Thursday, November 5, 2009

Heroes of Tokiwa Manor, part 1, exhibit

I've mentioned Tokiwa Manor a number of times now. It's the apartment building that Tezuka lived in from 1953 to 1954, although several of his assistants continued to stay there a number of years later. It was torn down in the 1980's, but it hasn't been completely forgotten. Recently, a plaque was put up in a small park in the area, and a number of shops banded together with an Ikebukuro historical group to create a small event to honor its memory.

From Oct. 24 to Dec. 6, you can visit the exhibit on the 7th floor of the Worker's Welfare Hall, and participate in the stamp rally. Both things are free. There's also a talk show on Dec. 5, limited to the first 100 people to mail in for tickets, and a film showing on Nov. 21 and 28.

(Workers Welfare Hall.)

First, the exhibit. It's in Ikebukuro, southwest of the main JR station. To get there, take the Yamanote line to Ikebukuro, then follow the signs to the station's west exit. Stay in the tunnels, and come up to street level at the C-8 exit. You should be in front of the Jonathan's restaurant. Nearby will be signs pointing to the Art Center, the Fire Department and the Welfare hall. Go in the direction they are pointing, about 4 blocks. The Welfare hall will be at the end of the main road, just past the police station and fire department, on the left. The elevators are near the information desk. Go up to the 7th floor and the exhibit will be in front of you and winds around to your right.

(Sliding doors that used to hang in the building, decorated by the artists.)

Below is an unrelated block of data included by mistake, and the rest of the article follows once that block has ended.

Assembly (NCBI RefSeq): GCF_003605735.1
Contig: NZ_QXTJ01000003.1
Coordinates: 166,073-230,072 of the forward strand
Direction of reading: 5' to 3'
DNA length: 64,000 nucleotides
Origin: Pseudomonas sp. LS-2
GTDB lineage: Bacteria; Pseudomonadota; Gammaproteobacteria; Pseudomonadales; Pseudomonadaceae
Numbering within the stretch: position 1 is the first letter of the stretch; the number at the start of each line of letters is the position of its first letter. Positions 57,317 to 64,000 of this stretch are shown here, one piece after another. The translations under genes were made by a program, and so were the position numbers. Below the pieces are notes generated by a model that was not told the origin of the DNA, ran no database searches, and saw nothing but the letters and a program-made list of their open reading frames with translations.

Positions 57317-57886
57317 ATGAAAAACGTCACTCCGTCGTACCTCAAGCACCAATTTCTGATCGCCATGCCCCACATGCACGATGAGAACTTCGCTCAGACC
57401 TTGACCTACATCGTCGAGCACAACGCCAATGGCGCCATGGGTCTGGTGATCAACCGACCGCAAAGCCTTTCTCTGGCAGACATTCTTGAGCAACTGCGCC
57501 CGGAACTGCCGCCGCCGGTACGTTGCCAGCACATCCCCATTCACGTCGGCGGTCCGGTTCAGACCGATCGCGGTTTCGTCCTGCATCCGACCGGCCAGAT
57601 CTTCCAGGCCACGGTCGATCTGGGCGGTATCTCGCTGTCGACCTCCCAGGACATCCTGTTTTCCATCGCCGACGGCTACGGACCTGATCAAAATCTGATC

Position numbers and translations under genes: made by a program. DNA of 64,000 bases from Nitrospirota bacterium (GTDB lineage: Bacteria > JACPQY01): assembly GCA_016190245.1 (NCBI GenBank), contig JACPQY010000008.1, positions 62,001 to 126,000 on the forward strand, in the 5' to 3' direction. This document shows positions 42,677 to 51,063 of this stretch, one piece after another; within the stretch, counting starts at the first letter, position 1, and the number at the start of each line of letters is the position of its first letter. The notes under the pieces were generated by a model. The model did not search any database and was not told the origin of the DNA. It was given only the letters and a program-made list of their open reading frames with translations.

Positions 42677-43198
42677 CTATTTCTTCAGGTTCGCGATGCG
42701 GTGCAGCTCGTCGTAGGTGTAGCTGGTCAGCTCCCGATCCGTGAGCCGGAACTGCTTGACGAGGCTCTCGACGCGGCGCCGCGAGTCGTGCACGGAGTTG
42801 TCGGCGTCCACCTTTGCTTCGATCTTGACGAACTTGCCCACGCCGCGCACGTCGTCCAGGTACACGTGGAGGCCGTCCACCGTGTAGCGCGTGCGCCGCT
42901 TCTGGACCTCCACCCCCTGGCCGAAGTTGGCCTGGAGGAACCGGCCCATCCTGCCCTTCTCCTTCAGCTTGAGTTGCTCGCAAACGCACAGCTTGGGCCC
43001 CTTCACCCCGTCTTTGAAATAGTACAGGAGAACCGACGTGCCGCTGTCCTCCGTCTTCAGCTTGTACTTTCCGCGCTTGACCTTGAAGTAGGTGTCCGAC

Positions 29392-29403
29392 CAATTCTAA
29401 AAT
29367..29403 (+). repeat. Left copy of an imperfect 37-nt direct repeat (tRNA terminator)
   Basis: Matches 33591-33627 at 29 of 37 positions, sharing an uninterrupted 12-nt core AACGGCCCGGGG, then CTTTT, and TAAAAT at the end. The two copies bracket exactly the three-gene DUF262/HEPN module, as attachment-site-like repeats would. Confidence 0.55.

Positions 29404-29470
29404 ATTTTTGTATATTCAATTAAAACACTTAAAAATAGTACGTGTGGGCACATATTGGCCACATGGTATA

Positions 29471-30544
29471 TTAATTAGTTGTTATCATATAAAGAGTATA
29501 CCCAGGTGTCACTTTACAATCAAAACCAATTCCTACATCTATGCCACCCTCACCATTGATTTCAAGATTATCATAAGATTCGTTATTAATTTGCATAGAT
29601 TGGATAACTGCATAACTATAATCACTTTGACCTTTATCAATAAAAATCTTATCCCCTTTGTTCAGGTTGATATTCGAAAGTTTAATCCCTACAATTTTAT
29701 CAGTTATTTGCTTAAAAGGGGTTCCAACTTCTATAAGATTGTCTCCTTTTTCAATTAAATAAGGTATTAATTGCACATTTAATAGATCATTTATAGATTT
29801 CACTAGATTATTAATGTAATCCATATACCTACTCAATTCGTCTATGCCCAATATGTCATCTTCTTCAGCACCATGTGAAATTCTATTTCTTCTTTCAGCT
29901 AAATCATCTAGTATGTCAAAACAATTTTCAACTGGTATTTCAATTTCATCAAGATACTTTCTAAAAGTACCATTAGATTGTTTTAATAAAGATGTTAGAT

Naturally, cameras are not allowed. This area is normally used for displaying the history of the local Toshima area and some of the artwork for it remains on the walls. The Tokiwa portion takes up 3 rooms. First there's a set of glass cases holding various manga from Tezuka, Ishimori, Akatsuka, Fujio Fujiko and the others. There's a model of the Tokiwa Manor building and a recreation of one of the apartments that one of the artists lived in. One area is set aside as a children's corner for coloring in some manga pages. The rest of the exhibit contains photos of each of the main artists, plus samples of their manga and some original pencil drawings and finished panels.

(Inside elevator. Event is on floor 7.)

The main desk by the elevator sells art cards for 100 and 300 yen, and the souvenir book (which has all of the art from the exhibit) for 1500 yen. If you're a student of manga history, this is definitely the event for you.

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